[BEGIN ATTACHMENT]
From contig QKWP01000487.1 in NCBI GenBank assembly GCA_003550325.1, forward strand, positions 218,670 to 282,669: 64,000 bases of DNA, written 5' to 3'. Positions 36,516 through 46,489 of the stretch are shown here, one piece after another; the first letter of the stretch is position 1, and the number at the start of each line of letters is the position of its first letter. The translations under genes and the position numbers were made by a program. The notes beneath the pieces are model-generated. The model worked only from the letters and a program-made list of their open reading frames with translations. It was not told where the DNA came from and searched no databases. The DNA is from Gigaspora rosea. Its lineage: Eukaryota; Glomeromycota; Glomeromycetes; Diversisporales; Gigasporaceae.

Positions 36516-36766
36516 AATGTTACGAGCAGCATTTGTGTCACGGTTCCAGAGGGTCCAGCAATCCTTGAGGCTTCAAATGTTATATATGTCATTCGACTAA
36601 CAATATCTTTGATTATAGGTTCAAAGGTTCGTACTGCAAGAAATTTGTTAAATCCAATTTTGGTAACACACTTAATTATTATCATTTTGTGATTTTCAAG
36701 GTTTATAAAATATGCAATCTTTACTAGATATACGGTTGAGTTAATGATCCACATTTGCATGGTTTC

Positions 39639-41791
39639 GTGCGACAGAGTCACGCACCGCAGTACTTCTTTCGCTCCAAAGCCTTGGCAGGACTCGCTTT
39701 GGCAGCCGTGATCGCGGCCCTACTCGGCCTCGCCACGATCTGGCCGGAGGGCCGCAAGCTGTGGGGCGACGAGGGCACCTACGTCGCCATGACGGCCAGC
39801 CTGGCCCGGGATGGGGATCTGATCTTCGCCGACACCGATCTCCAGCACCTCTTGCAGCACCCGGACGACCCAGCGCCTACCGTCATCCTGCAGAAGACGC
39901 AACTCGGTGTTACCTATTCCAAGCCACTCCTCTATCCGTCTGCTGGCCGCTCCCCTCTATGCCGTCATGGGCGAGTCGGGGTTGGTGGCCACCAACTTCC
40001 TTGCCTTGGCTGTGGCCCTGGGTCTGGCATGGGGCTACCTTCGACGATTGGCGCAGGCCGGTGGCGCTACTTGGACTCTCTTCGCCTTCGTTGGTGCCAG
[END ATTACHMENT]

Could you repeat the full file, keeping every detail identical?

From contig QKWP01000487.1 in NCBI GenBank assembly GCA_003550325.1, forward strand, positions 218,670 to 282,669: 64,000 bases of DNA, written 5' to 3'. Positions 36,516 through 46,489 of the stretch are shown here, one piece after another; the first letter of the stretch is position 1, and the number at the start of each line of letters is the position of its first letter. The translations under genes and the position numbers were made by a program. The notes beneath the pieces are model-generated. The model worked only from the letters and a program-made list of their open reading frames with translations. It was not told where the DNA came from and searched no databases. The DNA is from Gigaspora rosea. Its lineage: Eukaryota; Glomeromycota; Glomeromycetes; Diversisporales; Gigasporaceae.

Positions 36516-36766
36516 AATGTTACGAGCAGCATTTGTGTCACGGTTCCAGAGGGTCCAGCAATCCTTGAGGCTTCAAATGTTATATATGTCATTCGACTAA
36601 CAATATCTTTGATTATAGGTTCAAAGGTTCGTACTGCAAGAAATTTGTTAAATCCAATTTTGGTAACACACTTAATTATTATCATTTTGTGATTTTCAAG
36701 GTTTATAAAATATGCAATCTTTACTAGATATACGGTTGAGTTAATGATCCACATTTGCATGGTTTC

Positions 39639-41791
39639 GTGCGACAGAGTCACGCACCGCAGTACTTCTTTCGCTCCAAAGCCTTGGCAGGACTCGCTTT
39701 GGCAGCCGTGATCGCGGCCCTACTCGGCCTCGCCACGATCTGGCCGGAGGGCCGCAAGCTGTGGGGCGACGAGGGCACCTACGTCGCCATGACGGCCAGC
39801 CTGGCCCGGGATGGGGATCTGATCTTCGCCGACACCGATCTCCAGCACCTCTTGCAGCACCCGGACGACCCAGCGCCTACCGTCATCCTGCAGAAGACGC
39901 AACTCGGTGTTACCTATTCCAAGCCACTCCTCTATCCGTCTGCTGGCCGCTCCCCTCTATGCCGTCATGGGCGAGTCGGGGTTGGTGGCCACCAACTTCC
40001 TTGCCTTGGCTGTGGCCCTGGGTCTGGCATGGGGCTACCTTCGACGATTGGCGCAGGCCGGTGGCGCTACTTGGACTCTCTTCGCCTTCGTTGGTGCCAG